In my late teens I added migraines (treated by a giant box of soluble aspirin courtesy of the NHS)

In my early 20s along came tooth–grinding and temporomandibular joint problems, fibroadenomatosis and irritable bowel disease (packets of Fibogel).

In my 30s  a period of gastro-oesophageal reflux ( Gaviscon)  had replaced the irritable bowel disease and fibroadenomatosis, along with recurrent dental infections ( lots of antibiotics), and an event of atrial fibrillation ( a bottle of beta-blockers)  also just a week of depression.
I am glad to have briefly experienced the depression because without it I would not have understood that bubble of bleakness, colour washed out, feeling of the pointlessness of existence.
In one of James’ talks he mentions working with people who are depressed and sometimes catching them out… making them laugh… showing them that it wasn’t a  continuous state. I think that really would have helped, but in my case I didn’t mention it, no one noticed it, so it went untreated and passed by itself – very lucky.

In my 40s… just ongoing dental infections and extractions.
But during this period i looked into my toolbox, the one I hoped would contain a solution to the other difficulties I was experiencing, but inside was just a bent nail.
Then a choice – one way led to the dharma the other to making silver jewellery. Happily the dharma won and led me to the explanations which James gave in the Macclesfield talks about how life comes to be as it is, and the part we play in this. These were revelatory and later gave me the wherewithal to see circumstances more clearly and develop a range of responses well beyond what I had imagined were possible.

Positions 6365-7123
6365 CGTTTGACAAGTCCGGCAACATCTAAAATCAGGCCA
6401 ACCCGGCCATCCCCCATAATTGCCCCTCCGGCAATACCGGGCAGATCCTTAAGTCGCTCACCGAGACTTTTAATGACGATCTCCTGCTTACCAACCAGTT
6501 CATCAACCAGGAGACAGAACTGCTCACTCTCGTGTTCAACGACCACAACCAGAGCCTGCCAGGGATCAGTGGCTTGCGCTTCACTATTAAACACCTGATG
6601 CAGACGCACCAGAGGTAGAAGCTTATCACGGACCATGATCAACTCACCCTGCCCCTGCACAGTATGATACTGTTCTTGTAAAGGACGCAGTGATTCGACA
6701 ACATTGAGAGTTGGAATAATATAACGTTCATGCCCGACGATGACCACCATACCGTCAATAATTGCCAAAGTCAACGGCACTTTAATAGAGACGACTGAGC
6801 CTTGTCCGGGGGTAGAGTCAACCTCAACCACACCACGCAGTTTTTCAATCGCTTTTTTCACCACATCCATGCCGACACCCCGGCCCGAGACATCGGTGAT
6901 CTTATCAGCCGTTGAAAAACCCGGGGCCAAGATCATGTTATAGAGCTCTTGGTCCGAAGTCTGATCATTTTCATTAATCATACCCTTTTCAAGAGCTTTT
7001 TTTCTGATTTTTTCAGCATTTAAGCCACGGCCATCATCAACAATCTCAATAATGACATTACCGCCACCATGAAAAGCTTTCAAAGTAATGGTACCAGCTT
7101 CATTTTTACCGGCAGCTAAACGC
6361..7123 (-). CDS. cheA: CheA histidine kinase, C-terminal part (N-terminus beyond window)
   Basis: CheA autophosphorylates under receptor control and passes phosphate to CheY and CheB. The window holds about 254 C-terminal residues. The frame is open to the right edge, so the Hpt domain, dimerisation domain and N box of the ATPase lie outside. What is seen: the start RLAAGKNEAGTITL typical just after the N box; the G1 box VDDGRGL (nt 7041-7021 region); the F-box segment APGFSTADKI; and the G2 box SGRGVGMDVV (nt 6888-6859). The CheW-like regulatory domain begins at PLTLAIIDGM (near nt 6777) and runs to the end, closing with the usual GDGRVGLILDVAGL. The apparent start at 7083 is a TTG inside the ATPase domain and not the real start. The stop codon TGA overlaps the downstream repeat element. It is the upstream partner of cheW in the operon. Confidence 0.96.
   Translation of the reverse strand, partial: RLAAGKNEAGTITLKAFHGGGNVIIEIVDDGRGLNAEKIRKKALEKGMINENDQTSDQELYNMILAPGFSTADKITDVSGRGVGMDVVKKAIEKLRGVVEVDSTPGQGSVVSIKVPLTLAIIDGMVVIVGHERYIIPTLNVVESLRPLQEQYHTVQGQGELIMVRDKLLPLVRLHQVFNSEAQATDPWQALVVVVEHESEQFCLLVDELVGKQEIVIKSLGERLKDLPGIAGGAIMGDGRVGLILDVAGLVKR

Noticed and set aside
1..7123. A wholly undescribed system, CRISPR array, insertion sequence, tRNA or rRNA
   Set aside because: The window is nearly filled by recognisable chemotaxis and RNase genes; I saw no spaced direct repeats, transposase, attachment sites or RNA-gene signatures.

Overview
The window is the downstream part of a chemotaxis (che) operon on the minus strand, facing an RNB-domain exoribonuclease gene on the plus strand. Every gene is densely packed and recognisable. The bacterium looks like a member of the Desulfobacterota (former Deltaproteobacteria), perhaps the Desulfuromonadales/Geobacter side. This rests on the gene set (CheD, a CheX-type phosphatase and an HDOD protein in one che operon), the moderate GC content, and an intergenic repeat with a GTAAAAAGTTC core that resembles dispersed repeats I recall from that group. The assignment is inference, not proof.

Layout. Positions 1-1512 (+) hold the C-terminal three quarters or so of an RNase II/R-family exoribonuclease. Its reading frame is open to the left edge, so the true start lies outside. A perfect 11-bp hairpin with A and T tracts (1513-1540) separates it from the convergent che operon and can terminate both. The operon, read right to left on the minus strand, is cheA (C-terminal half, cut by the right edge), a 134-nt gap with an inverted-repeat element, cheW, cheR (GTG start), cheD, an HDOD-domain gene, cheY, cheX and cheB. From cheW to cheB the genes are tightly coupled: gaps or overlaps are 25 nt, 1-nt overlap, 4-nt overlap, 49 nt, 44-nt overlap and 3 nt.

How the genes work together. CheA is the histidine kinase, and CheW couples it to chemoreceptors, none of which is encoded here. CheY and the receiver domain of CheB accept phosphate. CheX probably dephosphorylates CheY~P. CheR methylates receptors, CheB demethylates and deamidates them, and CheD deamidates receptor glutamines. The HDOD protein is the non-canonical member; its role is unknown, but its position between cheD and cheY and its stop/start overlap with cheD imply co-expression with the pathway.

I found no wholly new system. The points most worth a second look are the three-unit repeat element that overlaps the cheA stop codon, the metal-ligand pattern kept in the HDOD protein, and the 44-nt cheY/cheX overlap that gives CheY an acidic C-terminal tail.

In my early 50s with relocation and dislocation came bladder infections and then atrial fibrillation and flutter which had me hospitalised and discharged on beta-blockers for life.
I had been to medical school and had a particular view of illness as just a bodily malfunction but following the heart problem I picked up a book in an Oxfam shop. It was a book which normally I would have been a bit sniffy about  – The wisdom of Menopause by  Dr Christine Northrup. I was a bit snobby about the strap-line ‘as featured on Oprah’ but that was a mistake, all kinds of things can act as tools to open us up…and there’s lot’s useful information within. That health is affected by so many factors…genetic, dietary, societal, mental, familial, environmental made perfect sense. All of this, in buddhism, comes under karma…due to causes and conditions it’s like this…what happens now is the fruition of past events.
I started to read about the connection between life-force, conditioning, and health and thought ‘oh my goodness’ I see… problems with my heart….!!!  and the words of warning … ‘Grow or die’ were speaking to me just as they did to her.
This with many other factors came together so that  later, when i realised my heart  couldn’t go on, in the nick of time, I finally released myself from unworkable circumstances.
Luckily by this point wisdom had been glimpsed, so desperate thoughts could move through, and the great warmth of dharma compassion and support of friends meant that what could otherwise have been an annihilating rupture in circumstances was certainly a very difficult patch… but one which eventually, following the dharma, opened me out to myself and the world.  Heartfelt! thanks to those who helped in this.

So that was my luck in my first half-century. The following decade has been good. Now in my nearly 60s I’m very well and not on any medication though I’m not taking health or life for granted… the seeds of decay will flower naturally!!!

Looking at my life from this vantage point it’s clear that all the medical interventions had an effect on the symptoms yet did not address the underlying cause of the problems. Each ailment was treated medically as an isolated random occurrence  yet each, I would say, was triggered by or sustained by stressors in the environment and by my response, or lack of response, to them – this resulting from the embodied tensions, the stresses and neurotic patterning that I was carrying from the past…the underlying disease showing itself in different ways.

I was recently speaking with a prominent dentist in this neck of the woods who was very happy to include, from observation, stress as a major factor in those recurrent dental infections where dental hygiene is good…  certainly as circumstances changed and I became more alive the infections disappeared.